This is the second in an occasional series of columns on the windows of our church. The second window from the sanctuary on your right as you face the altar is to me something of a puzzlement. It appears to be a cross on top of some sort of stand, with what appears to be lightning bolts emanating from it. I believe that this window, like the one to its left as you face it, is connected to the theme of Baptism. I am guessing that the object immediately below the cross represents a Baptismal font, such as was nearly universally, and still is commonly, used in Catholic churches in this country. The cross is of course closely related to Baptism, to the theme of dying to sin and self and rising to live a new life in Christ. The lightning bolts are something altogether different. To me they are reminiscent of a 1930’s Buck Rodgers kind of art. I find them very retro. I am not certain, but I would hazard a guess that the lightning bolts are an attempt to show the power of grace operating through the Sacrament of Baptism. This is a very physical and concrete idea of grace as almost a kind of spiritual energy and power, like taboo or manna in traditional Polynesian culture; practically magic. Today we think of grace more in terms of relationship and way of life, and would not represent grace artistically (and certainly not catechistically) as electrical energy or lightning bolts. I find the bolts shooting from the font rather quaint. If you have another interpretation, let me know.
The next two windows, working our way towards the back of the church, represent symbols of the church. The first window contains an image of crossed keys. This is a symbol of the papacy. It is a visual reference to Jesus giving the power to loose and bind in heaven to St. Peter (Mt. 16:18-19). In the Gospel this is about the power to forgive. It has since been used to represent the authority of the Church, especially of the Pope. Everywhere you go in Rome you see the symbol of the crossed keys. Everything connected to the Vatican and the papacy is marked by crossed keys. So this is clearly a symbol of the Church, and particularly the papacy.
The next window shows a boat. This is traditionally referred to as “the barque of Peter.” “Barque” is a small sailing ship, and St. Peter, being a fisherman, would have had a boat, and so the church was referred to as “the barque of Peter.” It is not a very common image of the church today, not so much because it is a bad image, but the way it was often used in the past has sort of tainted it. The emphasis given to the image of the barque of Peter in the past was an idea that the church was a ship that we were in to pass through the rough and stormy seas of life. The idea was to get through this world of woes and troubles to the safe harbor of heaven, and as soon as possible to leave all this behind. The LAST thing you wanted to do was “rock the boat.” Just do your duty and don’t cause trouble. The role of the laity was to “pray, pay and obey.” Since VCII, images of the church more open to the world have become popular, especially the Biblical image of a “light to the nations” (Lumen Gentium in Latin). The Second Vatican Council taught that, rather than shunning the world, the Church exists as a Sacrament for the salvation of the world, and is to penetrate the world with the Sprit of Christ. Hence the image of the barque of Peter, with its negative associations of the world, has fallen into disfavor.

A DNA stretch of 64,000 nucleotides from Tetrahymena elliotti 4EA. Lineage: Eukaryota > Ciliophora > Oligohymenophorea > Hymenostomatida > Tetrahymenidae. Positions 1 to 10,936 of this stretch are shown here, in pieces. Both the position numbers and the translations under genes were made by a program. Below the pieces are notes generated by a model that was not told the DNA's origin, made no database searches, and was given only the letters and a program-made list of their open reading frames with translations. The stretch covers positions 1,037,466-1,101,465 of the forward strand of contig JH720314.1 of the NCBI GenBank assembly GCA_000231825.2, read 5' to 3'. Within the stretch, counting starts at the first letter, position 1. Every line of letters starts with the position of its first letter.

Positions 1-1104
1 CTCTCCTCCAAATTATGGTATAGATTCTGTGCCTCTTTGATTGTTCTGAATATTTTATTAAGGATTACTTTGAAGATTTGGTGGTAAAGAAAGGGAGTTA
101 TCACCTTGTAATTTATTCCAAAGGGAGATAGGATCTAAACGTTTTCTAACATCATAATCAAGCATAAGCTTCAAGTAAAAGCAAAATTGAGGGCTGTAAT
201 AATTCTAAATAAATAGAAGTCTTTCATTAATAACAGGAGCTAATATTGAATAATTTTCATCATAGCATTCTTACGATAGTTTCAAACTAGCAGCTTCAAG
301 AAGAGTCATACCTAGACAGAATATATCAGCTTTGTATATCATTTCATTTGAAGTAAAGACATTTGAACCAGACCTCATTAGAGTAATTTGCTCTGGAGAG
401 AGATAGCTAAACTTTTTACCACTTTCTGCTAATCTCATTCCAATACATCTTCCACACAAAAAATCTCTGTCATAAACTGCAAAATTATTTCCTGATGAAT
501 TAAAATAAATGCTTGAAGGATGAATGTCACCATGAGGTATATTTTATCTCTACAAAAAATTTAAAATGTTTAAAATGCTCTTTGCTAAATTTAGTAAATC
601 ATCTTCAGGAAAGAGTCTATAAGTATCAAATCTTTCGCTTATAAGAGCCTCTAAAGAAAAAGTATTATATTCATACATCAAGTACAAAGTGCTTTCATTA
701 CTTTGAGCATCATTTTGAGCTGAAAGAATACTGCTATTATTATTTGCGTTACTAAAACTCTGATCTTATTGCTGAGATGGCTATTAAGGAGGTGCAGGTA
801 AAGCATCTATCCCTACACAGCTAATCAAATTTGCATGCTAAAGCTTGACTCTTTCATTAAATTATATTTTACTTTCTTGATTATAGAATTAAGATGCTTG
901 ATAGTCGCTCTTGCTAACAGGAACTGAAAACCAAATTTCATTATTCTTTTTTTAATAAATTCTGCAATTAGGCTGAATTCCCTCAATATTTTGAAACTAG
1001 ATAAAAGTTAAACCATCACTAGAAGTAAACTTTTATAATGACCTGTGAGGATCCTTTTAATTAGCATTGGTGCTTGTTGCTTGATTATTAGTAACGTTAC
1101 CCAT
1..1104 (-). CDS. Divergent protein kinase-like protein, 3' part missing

I am rather surprised that the imagery is so dated since these windows were dedicated not in 1953 when the church was dedicated, but almost 18 years to the day later, in 1971, which was after Vatican Council II began. I suspect that the windows were designed when the church was originally planned, but the funds were not available to install them when the church was built. Nearly two decades later when the funds were available, they simply dusted off the original designs and used them rather than update them. Overall the window designs do seem more like 1950’s than 1970’s.
I would also like to mention that, according to the plaque in the vestibule, these two windows were generously donated “In Memory of Alfred & Catherine Beiter by Dr. & Mrs. G.R. Beiter.” Members of this family are still part of the St. Austin parish community. It is nice to see that continuity!